2
$\begingroup$

I am trying to develop an integral in $R^n$ and I am faced with the following problem:

Given a polyhedron $P$ in $R^n$ of diameter d, define the "compactness" of $P$ as the quotient of the volume of $P$ by $d^n$. It is clear that that the compactness is invariant under a change of scale.

I am certain that the following assertion is true, but it is difficult for me to prove it:

"Among all the 2-d polyhedra with 4 vertices, the square owns the largest compactness; among all the 3-d polyhedra with 8 vertices, the cube owns the largest compactness, and in general, the hypercube is the unique n-d polyhedron of $2^n$ vertices whose compactness is maximal."

Theoretically, it should be possible to solve this problem using differential calculus, but such a direct approach seems awful. A more clever way would be to seek the maximal polyhedron of $2^n$ vertices whose diameter is given, using, say, Lagrange multipliers, but this seems awful too.

My impression is that a proof should begin with: "Assume that the polyhedron is not a cube. Then by moving a bit some vertex(es), it is possible to obtain a polyhedron with the same diameter and with larger volume".

N.B: 1.the volume of the n-d polyhedron is the sum of the volumes of the n-d simplexes composing it. 2. the diameter of a polyhedron is necessarily the largest distance between two vertexes, among all the pairs of vertexes.

$\endgroup$
  • $\begingroup$ Hold on: doesn't an octagon have more surface area than a square with the same diagonal? $\endgroup$ – Riccardo Orlando May 2 '16 at 22:35
2
$\begingroup$

The conjecture already fails at $3$-dimension.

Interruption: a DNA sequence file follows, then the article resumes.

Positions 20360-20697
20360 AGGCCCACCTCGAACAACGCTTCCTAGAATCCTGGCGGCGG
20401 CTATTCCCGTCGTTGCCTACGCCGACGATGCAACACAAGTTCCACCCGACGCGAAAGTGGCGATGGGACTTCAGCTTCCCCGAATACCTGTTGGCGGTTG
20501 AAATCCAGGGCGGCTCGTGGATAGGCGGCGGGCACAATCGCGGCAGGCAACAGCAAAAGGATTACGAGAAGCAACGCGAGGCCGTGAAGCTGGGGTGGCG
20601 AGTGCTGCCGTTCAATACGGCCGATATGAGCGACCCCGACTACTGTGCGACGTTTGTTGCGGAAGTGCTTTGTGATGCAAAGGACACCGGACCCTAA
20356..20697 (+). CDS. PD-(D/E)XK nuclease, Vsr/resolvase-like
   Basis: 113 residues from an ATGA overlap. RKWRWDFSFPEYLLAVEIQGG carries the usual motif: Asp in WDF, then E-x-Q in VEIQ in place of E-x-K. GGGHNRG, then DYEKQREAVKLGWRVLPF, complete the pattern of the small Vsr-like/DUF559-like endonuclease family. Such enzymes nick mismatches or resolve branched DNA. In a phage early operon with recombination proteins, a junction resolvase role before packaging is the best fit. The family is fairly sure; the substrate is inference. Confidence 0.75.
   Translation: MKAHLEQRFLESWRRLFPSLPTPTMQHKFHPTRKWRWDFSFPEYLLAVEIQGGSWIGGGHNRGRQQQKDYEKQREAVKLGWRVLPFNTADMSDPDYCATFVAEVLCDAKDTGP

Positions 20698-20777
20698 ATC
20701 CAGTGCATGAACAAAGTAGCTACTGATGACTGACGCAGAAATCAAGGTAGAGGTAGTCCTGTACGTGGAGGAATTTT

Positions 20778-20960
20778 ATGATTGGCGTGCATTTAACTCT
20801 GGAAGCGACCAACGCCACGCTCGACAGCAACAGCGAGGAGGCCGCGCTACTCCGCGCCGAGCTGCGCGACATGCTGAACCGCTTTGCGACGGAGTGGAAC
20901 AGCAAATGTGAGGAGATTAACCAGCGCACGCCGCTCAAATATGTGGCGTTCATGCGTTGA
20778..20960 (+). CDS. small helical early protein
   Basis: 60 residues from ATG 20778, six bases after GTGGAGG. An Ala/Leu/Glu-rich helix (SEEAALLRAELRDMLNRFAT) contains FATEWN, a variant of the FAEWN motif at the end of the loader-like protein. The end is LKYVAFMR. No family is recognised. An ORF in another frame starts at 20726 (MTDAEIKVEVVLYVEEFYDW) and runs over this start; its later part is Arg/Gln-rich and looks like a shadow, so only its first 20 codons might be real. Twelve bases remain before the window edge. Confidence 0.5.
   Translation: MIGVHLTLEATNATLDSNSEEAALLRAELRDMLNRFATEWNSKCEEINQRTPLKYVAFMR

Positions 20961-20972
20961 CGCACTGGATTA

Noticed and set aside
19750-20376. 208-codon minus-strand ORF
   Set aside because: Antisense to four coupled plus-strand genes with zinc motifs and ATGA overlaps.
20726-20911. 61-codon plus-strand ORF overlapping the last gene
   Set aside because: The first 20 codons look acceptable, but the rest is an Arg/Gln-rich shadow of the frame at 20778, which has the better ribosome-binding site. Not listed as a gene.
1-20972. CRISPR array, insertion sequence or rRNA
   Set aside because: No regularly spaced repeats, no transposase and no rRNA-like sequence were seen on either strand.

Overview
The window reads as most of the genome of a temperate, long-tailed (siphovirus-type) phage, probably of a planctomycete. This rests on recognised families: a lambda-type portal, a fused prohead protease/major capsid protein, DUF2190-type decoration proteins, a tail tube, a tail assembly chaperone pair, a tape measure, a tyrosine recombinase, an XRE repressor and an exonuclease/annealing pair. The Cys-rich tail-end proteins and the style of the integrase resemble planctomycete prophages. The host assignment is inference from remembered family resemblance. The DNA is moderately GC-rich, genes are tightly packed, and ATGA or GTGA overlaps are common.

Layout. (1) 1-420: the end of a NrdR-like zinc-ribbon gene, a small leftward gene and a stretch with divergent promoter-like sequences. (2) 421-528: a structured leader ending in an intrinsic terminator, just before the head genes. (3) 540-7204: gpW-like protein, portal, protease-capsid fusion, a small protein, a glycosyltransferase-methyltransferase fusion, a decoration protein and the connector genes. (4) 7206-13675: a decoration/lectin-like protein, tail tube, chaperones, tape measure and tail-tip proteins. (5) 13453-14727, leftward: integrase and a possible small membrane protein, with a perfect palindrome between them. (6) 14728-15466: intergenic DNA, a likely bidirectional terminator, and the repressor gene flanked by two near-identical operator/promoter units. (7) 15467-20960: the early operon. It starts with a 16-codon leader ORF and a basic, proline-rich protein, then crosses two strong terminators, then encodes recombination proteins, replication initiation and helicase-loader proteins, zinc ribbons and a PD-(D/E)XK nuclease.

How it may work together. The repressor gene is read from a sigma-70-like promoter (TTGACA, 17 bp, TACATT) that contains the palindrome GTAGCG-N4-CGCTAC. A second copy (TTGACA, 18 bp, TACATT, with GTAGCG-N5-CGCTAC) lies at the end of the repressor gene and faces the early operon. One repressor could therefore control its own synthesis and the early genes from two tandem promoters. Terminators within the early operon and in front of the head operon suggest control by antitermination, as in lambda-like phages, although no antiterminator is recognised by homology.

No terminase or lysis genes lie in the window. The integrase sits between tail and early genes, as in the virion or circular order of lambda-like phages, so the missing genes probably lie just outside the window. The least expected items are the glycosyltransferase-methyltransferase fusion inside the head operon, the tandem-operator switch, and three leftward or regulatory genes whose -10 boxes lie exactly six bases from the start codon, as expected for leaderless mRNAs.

For $3$-dimension, consider the square anti-prism with vertices at

$$\left( \pm \sqrt{3}, \pm \sqrt{3}, \sqrt{2} \right),\quad ( \pm \sqrt{6}, 0, -\sqrt{2} )\quad\text{ and }\quad( 0, \pm \sqrt{6}, -\sqrt{2})$$

It has volume $V = 16(\sqrt{2}+1)$ and diameter $d = \sqrt{20 + 6\sqrt{2}}$. Its "compactness" $$\frac{V}{d^3} = \frac{16(\sqrt{2}+1)}{(20+6\sqrt{2})^{3/2}} \approx 0.25407673354018117$$ is bigger than that of a cube $\frac{1}{3^{3/2}} \approx 0.1924500897298753$.

$\endgroup$
  • $\begingroup$ Extremely interesting achille hui. I turns out that I've asked a too broad question. I need less for what I need. So, I will open another thread to ask a less elegant but more restricted question. $\endgroup$ – MikeTeX May 3 '16 at 5:43
  • $\begingroup$ Can I ask you where did you found these computations of volume and diameter ? $\endgroup$ – MikeTeX May 3 '16 at 5:46
  • $\begingroup$ @MikeTeX For the symbolic values of the volume and diameter, I just compute them by hand using the coordinates. However, it is very easy to make mistakes that way. The volumes I give in the first version of this answer is completely wrong. At the end I also compute them numerically (essentially using the algorithm you mention in question) to verify the answer. $\endgroup$ – achille hui May 3 '16 at 5:53

Your Answer

By clicking “Post Your Answer”, you agree to our terms of service, privacy policy and cookie policy

Not the answer you're looking for? Browse other questions tagged or ask your own question.